There remains the question of produce ships—defined as ships that sailed to Africa to trade for animal products, agricultural commodities or minerals. We have identified 1,450 voyages that departed Africa without obtaining slaves. In some cases they carried supplies for the European castles on the coast, but in the majority of instances they traded for African produce before returning directly to Europe. In addition, there were always a few "tenders" each year that went to the coast to supply slaves for a larger ship, but did not themselves carry slaves across the Atlantic. The great majority of these non-slaving ships were Dutch and British, the two nations that carried on the largest trades in African produce. We have identified produce (as opposed to slave) vessels sometimes on the basis of their voyage histories, sometimes on the known activities of their captains and sometimes on the basis of small crew-to-tonnage ratios, suggesting they were not vessels that required additional crew to control slaves.(9) Both the produce traders and the doubtful traders are held in a separate file and in the former case will be used as the basis for separate work on the African produce traffic.

Similarly, on the American side of the Atlantic, the editors often had to decide whether vessels carrying slaves were trans-Atlantic or inter-colonial slavers. For a few hundred ships arriving at ports in the Americas, doubts remain. Most of these voyages are to be found in Klein’s set of voyages to Havana, 1790 to 1820, taken from the Spanish archives. It is clear that many smaller vessels were inter-island slave traders. That is, they trans-shipped African slaves from colonies such as St. Croix or St. Thomas to major plantation frontiers, such as Cuba. To separate the inter-island from trans-Atlantic vessels arriving in Havana with slaves, we used a benchmark total of 140 slaves—the average number of slaves on vessels in the sample that can be identified as trans-Atlantic slavers. Other researchers will use different criteria for distinguishing inter-American from trans-Atlantic slave voyages.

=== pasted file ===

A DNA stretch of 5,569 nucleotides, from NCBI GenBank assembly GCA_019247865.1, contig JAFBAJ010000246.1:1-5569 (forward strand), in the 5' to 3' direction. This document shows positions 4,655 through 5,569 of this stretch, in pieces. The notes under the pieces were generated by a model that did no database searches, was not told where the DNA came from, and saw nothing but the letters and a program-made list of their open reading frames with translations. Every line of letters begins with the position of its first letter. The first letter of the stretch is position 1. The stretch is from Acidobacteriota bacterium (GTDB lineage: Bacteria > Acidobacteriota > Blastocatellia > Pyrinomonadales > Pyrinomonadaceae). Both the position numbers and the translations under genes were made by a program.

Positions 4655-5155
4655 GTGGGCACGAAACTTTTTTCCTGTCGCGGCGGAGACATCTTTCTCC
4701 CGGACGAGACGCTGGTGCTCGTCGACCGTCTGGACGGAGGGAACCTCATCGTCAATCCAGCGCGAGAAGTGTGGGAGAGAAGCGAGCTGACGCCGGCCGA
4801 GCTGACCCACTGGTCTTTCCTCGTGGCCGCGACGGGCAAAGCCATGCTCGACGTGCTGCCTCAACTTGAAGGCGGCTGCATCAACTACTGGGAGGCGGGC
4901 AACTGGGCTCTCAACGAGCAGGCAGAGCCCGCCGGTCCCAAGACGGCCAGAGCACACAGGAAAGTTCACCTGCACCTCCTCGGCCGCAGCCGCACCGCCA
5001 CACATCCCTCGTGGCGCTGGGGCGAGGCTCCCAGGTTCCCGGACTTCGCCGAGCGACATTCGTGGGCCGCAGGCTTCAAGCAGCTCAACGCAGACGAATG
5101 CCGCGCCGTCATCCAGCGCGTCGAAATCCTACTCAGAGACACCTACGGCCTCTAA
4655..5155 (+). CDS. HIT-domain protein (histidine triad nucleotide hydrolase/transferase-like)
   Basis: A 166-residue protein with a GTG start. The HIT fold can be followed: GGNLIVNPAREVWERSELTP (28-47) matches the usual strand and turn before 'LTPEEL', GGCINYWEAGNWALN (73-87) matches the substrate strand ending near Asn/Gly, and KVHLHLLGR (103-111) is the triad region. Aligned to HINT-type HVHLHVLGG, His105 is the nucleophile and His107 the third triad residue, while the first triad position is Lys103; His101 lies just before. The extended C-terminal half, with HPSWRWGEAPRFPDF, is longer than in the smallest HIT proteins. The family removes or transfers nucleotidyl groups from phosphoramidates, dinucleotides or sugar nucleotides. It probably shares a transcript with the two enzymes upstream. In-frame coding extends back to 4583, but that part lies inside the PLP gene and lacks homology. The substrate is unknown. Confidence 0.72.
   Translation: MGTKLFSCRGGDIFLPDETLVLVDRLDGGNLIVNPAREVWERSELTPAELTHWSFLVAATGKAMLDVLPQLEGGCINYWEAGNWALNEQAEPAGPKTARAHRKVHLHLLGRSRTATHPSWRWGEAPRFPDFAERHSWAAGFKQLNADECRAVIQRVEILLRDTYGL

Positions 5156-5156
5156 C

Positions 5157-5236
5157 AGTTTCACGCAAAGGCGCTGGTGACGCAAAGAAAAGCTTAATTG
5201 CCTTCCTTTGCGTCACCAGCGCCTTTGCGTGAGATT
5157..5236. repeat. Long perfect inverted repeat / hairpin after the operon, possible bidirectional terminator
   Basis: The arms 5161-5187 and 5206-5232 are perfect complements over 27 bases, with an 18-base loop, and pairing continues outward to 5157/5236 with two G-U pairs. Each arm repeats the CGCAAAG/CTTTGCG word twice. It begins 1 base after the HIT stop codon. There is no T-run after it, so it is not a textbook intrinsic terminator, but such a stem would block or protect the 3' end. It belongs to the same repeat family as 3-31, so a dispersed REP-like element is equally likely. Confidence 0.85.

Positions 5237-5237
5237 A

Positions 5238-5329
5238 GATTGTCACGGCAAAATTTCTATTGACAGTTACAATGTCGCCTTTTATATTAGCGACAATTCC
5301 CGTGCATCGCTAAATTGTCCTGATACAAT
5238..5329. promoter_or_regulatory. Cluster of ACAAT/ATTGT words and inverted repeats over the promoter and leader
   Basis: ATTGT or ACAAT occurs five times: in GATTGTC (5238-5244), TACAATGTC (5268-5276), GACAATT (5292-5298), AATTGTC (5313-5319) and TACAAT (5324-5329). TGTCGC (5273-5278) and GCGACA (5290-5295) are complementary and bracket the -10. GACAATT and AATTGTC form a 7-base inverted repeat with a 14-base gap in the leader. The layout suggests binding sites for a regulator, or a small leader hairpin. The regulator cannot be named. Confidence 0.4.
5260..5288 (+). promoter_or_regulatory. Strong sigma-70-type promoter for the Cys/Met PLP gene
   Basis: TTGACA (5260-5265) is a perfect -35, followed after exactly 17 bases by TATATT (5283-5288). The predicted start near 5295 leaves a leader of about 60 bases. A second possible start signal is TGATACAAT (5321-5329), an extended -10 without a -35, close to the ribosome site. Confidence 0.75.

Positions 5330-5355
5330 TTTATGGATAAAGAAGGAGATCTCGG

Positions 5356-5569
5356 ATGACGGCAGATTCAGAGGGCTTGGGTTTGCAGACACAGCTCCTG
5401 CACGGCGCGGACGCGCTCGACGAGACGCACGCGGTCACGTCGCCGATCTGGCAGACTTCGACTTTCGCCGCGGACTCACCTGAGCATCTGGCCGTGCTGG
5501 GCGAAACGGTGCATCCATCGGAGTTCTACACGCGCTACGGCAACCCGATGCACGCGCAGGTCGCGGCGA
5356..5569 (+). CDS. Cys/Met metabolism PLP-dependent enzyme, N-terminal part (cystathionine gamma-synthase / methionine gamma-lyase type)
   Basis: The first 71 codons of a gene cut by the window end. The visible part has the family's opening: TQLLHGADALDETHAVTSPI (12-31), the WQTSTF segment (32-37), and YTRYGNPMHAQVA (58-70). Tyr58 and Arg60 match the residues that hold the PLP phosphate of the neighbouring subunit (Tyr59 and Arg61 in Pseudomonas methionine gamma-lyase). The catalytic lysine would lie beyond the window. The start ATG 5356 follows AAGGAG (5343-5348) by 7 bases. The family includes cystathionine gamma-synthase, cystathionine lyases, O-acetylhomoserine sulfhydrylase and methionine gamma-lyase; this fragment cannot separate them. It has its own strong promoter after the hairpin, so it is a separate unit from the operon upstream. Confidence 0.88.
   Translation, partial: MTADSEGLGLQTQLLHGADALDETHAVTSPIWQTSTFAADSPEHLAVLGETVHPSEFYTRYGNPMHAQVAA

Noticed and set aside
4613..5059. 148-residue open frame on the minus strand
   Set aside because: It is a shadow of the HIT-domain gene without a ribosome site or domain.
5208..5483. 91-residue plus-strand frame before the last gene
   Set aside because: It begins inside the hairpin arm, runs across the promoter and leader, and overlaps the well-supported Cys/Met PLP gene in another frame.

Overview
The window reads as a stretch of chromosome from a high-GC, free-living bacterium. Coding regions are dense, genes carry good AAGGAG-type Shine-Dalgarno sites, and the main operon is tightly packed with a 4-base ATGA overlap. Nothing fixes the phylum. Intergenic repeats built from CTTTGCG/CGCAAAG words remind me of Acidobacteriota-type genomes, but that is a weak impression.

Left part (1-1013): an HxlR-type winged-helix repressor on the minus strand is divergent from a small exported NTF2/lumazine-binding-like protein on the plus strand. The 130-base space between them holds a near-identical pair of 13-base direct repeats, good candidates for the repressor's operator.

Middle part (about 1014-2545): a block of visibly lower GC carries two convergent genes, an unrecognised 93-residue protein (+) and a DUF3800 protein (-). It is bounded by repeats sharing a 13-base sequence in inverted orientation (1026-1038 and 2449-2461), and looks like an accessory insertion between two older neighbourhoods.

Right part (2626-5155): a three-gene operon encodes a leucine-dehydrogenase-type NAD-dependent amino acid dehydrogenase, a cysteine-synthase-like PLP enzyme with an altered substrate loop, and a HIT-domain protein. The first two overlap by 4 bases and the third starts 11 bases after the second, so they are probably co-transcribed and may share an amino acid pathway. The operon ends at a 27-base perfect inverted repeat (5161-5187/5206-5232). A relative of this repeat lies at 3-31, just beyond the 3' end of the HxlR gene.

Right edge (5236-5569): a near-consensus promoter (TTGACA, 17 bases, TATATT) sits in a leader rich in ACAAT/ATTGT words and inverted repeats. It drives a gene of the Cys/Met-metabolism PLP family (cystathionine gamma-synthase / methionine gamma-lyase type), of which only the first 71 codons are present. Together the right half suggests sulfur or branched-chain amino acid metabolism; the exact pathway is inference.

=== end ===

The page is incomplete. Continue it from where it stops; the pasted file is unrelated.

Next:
Finally, not all voyages that crossed the Atlantic from Africa carried slaves. Generally we have assumed that all such voyages were slaving voyages, and have included them in the data set, though there is a slight possibility that a few of these vessels traded at produce markets on the coast. In summary, about 5 percent of the voyages included in the data set lack information about their activities after the voyages began. We nevertheless feel fairly confident that these were slaving voyages, and, as noted, those about which we feel less confident we retain in a separate file.

Imputed Voyage Dates Voyage Outcomes